• http://www.examiner.com/adventure-travel-in-chicago/ted-nelson Ted Nelson

    I am the same way with tourist offices. They can be useful, but I would rather get information from other travelers or at a bar.

  • solotraveler

    Thanks Marcelle. I definitely could benefit from more research but then I might miss some of the great happenstance discoveries. Who knows. We each have our own style. I should also mention that I research some destinations better than others.

  • marcelle korah

    although it’s true what you said, but I am an experienced solo-traveller, I’ve been travelling for so long on my own and I’ve learned that before you arrive at your destination, check it out on the internet, and write down important info that you need for your trip, or you could ask tourist info of that location on the web, even you could get road maps for that place or other transport info and of course depending on what you like to do on your vacation, you can plan places to visit and how much it costs, or better yet any travel agent has lots of brochures that you could also check out. being prepared also gives you confidence and less fear or anxiety…

  • http://www.joeicarlton.com Joei Carlton Hossack

    I totally agree with everything you said but I’m a “fly (or drive to be more precise) by the seat of my pants” kind of person. Because when I travel North America I do it in a camper I can stay anywhere – and which city, town, country-place doesn’t have a campground, Wal Mart or truck stop. I just go and stop when I feel like it. Joei

  • solotraveler

    Thanks so much Ruth. Lots of great tips here. You’re obviously a very experienced solo traveler.

  • http://travelthroughhistory.blogspot.com Ruth Kozak

    I’ve been mostly a solo traveller for over 30 years now and I love it, but the tips you gave are very realistic. I generally research the place before I go so I know what I want to see and where I might possibly stay, but lots of times I just go ‘cold’ and hope for the best. These days there is a lot more crime than there used to be (I travel lots in Greece) and you really have to be aware of your surroundings and belongings and keep your valuables (money, credit cards etc) in a body pack or out of sight safely tucked away. I have done lots of solo camping in Greece and never had a problem as they are supervised camp sites and well operated. (I was just camping in Naxos for 5 days this summer). But I’d never go to an unregistered place. And when I go out to eat a lone I take my journal to write in or some music to listen to while I sit and observe. Or sometimes I get chatting to people at other tables. My favorite thing to do is to have a special sunset picnic by myself with food, wine, music and of course in a spectacular spot.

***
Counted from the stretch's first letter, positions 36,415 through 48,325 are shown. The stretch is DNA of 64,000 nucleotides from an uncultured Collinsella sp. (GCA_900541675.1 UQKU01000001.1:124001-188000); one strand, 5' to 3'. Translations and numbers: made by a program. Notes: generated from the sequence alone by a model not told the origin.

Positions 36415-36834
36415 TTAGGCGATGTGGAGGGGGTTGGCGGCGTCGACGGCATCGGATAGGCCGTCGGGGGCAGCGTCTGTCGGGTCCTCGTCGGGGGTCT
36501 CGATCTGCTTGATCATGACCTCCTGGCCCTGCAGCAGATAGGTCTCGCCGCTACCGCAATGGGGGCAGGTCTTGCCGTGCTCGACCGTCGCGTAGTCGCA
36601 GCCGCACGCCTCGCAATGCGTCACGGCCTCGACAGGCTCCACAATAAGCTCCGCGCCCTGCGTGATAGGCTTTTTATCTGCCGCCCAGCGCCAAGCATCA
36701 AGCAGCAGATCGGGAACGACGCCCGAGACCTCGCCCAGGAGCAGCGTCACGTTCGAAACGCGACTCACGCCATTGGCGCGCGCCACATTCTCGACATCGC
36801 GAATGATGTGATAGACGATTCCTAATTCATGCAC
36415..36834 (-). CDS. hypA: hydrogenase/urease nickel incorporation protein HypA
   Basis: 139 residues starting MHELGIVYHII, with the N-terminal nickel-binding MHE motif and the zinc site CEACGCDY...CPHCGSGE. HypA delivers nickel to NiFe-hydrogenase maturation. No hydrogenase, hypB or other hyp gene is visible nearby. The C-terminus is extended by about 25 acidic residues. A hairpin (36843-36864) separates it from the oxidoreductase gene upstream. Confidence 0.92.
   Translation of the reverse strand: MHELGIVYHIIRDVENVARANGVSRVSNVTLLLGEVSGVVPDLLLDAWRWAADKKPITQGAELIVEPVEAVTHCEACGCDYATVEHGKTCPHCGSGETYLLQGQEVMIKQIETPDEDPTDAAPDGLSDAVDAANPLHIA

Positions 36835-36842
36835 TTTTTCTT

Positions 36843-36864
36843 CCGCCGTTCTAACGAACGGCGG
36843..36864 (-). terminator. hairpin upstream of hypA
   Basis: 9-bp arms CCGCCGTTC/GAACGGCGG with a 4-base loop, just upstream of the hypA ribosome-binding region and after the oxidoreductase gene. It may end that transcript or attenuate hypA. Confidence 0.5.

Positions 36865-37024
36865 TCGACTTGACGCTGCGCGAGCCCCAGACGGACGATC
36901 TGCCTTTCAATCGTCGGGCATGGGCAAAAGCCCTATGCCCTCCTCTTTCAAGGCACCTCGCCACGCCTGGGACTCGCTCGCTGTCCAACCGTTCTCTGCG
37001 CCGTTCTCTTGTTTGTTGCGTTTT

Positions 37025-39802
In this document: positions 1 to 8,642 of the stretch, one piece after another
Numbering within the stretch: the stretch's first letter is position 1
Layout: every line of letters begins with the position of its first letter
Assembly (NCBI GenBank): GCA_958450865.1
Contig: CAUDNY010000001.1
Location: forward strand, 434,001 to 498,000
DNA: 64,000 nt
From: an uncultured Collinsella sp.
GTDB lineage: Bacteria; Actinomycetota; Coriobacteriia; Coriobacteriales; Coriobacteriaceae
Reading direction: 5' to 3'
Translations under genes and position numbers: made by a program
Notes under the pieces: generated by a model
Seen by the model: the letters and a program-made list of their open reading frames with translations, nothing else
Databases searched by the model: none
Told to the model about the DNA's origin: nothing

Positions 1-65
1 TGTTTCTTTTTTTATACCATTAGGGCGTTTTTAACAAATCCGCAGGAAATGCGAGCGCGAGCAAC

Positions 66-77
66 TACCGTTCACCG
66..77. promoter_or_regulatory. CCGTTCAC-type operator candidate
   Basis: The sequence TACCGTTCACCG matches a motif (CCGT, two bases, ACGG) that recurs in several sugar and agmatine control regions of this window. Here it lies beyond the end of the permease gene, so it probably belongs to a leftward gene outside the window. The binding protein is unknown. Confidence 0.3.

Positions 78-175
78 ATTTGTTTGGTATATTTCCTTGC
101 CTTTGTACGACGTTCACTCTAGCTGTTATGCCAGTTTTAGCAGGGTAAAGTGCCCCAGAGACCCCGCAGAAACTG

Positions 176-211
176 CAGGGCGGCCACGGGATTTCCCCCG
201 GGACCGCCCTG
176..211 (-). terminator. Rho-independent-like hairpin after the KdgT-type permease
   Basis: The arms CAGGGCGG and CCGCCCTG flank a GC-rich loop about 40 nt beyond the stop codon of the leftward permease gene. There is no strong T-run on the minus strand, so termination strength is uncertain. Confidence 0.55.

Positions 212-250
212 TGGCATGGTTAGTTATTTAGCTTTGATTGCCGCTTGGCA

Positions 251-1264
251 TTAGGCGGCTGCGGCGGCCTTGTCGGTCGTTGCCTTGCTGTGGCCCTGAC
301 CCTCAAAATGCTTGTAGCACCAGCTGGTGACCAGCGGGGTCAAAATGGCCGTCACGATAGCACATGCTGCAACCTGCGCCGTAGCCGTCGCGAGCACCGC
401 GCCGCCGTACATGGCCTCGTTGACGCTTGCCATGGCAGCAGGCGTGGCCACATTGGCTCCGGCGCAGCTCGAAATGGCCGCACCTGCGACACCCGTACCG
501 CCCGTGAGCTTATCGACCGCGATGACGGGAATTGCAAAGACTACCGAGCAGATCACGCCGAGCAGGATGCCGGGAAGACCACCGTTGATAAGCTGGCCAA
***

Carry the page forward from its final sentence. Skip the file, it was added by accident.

• http://officementors.com Elizabeth

    Hey – I always check in at the library in a new city…to ask the locals where to have lunch, etc. Never fails to net solid information about the area…

  • http://thecornytravelerschronicles.wordpress.com/ Abhi

    This is SO true! You totally mirrored my thoughts! Thanks!

  • http://turkishtravelblog.com Natalie – Turkish Travel Blog.

    I am glad you mentioned six and eight. I don’t like flying either and people always laugh when i say I like to travel. There are other ways to travel.

    Eight is a no no for me as well. Overpriced excursions and incorrect information. Prefer to surf the net for any travel information I need.